My Neighbour Errol- Awkward Hugs
I am not known as a…huggy person. It’s not that I don’t like them. Don’t get me wrong, I love hugs. When someone offers one, I will fully accept it. When I’ve known someone for ten years I am completely comfortable. But I’m not usually one to pass out hugs like cookies…then again, I’m not one to pass out cookies either.
Part of this is that physical contact of any sort usually holds a bit more weight for me. I have a large bubble of personal space, and letting people into that bubble usually takes time. When I make a friend, getting to the “it’s okay to hug now” stage actually cements the friendship somewhat. It’s a sign of trust and affection.
But not everyone operates under this belief, and I fully understand that. I also understand how I might come off as a hater of hugs. And so I try, to the best of my ability, to accommodate those hug lovers out there by sharing in their huggy ways. When it comes to simply accepting an offered hug, there’s usually not much of a problem.
When it comes to initiating hugs however, well…that’s when things get awkward.
There is just something about initiating a hug that is absolutely terrifying to me. There comes that moment in every meet-up where you have to decide whether there will be a hug or not. And in that moment, all the possible outcomes cross my mind: are good enough friends yet? do they want a hug? are they not hug people? would they think it’s weird? am i weird? should I wait for them to start? Is the moon full, because that’s important. And so on…
Errol knows this about me. It was one of the first things he discovered about me. Contrary to popular belief, Errol is actually quite adept at reading social cues. Normally, an extrovert who is fully aware of how introverts operate and what might make them uncomfortable is a good thing. But we’re not talking about any extrovert here. We’re talking about Errol, and he only uses this power for evil. See this vid as proof.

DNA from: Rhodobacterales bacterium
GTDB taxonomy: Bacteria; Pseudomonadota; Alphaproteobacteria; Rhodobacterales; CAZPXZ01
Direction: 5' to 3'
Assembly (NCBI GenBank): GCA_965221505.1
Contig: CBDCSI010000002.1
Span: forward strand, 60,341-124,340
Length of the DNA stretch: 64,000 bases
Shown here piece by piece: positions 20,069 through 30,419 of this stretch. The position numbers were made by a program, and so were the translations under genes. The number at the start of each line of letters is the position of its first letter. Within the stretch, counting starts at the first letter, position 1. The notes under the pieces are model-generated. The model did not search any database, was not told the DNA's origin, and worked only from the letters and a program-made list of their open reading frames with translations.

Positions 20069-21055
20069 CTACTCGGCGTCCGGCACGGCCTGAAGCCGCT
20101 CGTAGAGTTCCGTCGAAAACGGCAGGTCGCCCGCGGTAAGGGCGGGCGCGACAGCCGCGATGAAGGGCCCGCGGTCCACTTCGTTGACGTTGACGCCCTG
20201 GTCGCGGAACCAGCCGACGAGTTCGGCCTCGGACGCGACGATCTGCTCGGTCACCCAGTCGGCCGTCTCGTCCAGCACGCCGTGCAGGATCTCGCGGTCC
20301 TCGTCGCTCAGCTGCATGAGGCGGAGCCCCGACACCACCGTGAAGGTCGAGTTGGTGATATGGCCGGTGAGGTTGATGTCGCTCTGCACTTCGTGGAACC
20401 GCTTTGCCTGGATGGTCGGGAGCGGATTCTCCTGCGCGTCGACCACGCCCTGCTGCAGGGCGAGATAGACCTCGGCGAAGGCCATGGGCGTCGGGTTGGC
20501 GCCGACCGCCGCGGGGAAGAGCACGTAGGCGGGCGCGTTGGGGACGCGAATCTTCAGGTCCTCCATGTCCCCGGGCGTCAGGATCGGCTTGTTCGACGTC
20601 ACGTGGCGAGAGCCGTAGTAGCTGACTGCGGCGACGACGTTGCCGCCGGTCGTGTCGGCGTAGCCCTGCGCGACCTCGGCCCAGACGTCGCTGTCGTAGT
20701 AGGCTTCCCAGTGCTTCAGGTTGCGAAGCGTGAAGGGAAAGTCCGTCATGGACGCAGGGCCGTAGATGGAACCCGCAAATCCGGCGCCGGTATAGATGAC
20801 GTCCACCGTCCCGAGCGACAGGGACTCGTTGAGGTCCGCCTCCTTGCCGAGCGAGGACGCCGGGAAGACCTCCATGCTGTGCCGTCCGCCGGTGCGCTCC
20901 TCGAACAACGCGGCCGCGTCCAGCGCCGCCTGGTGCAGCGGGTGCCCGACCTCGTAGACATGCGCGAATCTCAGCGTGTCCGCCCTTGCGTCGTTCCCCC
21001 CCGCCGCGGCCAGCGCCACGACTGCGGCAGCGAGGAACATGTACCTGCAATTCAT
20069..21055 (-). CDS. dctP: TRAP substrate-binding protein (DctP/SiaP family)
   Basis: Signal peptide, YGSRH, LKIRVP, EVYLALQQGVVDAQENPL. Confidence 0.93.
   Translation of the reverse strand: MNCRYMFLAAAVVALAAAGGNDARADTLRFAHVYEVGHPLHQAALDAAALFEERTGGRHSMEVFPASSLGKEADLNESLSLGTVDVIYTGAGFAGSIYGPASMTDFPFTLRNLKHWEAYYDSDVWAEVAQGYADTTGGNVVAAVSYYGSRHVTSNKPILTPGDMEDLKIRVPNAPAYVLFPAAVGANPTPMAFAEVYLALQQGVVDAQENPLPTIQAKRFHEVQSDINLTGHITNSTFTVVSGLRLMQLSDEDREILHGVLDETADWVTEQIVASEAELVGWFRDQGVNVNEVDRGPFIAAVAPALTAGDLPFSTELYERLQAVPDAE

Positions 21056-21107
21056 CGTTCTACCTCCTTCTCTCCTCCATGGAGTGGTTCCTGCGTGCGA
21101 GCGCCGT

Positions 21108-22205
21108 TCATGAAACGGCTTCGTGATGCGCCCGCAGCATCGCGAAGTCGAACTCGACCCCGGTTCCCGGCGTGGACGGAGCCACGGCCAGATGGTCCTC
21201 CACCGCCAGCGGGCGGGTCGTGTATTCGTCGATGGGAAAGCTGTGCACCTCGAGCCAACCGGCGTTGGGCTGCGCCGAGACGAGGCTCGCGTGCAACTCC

The other night we were walking into the subway. We weren’t talking about much: Creative projects, geek shows, shawarma. Then came the moment to part. Normally this involved a wave goodbye followed by a “chat with you later”. I was about to say this when something unexpected happened. Errol’s arms began to go up in an undeniably hug-like motion.
My first reaction was panic. What game was this? Why a hug now? We hadn’t been talking about anything important. But, at the same time, I thought “Hey, I’ve known Errol a while now. He is my friend. Of course I’m going to return the hug, stop being ridiculous”.
But as I stepped forward boldly, suddenly a look of terror passed over his face, and he stepped back. His arms withdrew and he folded them in extreme discomfort, quietly mumbling “Oh…sorry” as he avoided my gaze.
At that moment I panicked. Why did he stop? What did I do? Was that not a hug at all? Was he upset? Did I assume? Why did I have to pick that moment to be comfortable? Were we not friends anymore? Did I just ruin a friendship or an ill timed hug?
Another fact about me is that I have no poker face whatsoever. Within a second of looking at my panicked and confused expression Errol burst into uncontrollable laughter, proclaiming out loud “I can play you like a fiddle!” . He then practically hopped with unabashed glee, reveling in his victory and my embarrassment.
All of this happened within the span of ten seconds. In the next five seconds, my face went red, I punched him in the arm, and he laughed even harder. Then I was left to board my train, shaking my head and muttering all the way home. On the plus side, it guaranteed I got a seat to myself.
You’d think I’d have learned by now.
The worst part of it? Right before he left, laughing all the way, he gave a quick one-armed hug and without thinking I returned it like an idiot. So much for sweet, sweet revenge.